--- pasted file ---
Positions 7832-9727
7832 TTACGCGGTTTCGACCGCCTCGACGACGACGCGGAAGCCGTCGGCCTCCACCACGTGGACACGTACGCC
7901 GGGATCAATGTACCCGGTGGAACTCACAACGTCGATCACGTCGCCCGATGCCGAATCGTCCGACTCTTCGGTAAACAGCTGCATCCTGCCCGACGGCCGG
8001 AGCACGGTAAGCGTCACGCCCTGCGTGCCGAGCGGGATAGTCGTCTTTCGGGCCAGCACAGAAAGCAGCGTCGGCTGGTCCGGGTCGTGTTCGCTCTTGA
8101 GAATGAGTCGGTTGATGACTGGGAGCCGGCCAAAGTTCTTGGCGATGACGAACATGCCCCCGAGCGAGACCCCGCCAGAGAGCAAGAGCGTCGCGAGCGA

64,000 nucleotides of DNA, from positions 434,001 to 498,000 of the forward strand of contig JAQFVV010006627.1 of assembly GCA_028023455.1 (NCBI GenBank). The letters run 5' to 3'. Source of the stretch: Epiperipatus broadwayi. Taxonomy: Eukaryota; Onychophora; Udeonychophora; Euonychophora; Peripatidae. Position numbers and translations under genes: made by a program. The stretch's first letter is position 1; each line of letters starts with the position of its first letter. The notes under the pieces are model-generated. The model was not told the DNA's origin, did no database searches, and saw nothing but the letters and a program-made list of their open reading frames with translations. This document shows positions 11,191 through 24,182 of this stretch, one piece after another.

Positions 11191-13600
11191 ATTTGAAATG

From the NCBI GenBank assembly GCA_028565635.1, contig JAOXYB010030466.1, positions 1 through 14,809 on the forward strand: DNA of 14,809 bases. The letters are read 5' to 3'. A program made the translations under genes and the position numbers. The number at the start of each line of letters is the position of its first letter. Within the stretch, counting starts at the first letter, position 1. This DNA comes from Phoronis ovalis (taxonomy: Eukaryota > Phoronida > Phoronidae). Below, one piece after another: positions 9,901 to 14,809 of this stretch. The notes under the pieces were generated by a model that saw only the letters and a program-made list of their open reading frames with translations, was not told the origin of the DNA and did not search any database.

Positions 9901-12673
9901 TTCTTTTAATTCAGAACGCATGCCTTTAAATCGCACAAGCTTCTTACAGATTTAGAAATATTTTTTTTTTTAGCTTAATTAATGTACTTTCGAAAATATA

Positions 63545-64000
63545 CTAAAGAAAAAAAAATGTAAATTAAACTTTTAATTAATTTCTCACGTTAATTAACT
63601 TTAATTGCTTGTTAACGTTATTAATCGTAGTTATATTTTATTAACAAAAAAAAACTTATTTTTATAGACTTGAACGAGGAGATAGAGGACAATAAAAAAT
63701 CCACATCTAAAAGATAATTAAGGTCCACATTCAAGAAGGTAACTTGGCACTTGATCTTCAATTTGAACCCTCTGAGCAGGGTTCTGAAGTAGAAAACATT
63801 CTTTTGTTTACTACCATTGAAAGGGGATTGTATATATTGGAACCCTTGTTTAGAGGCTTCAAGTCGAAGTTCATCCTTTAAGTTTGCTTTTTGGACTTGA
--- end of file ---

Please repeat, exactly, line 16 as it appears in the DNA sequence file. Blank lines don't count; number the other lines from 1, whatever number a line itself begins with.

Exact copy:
63801 CTTTTGTTTACTACCATTGAAAGGGGATTGTATATATTGGAACCCTTGTTTAGAGGCTTCAAGTCGAAGTTCATCCTTTAAGTTTGCTTTTTGGACTTGA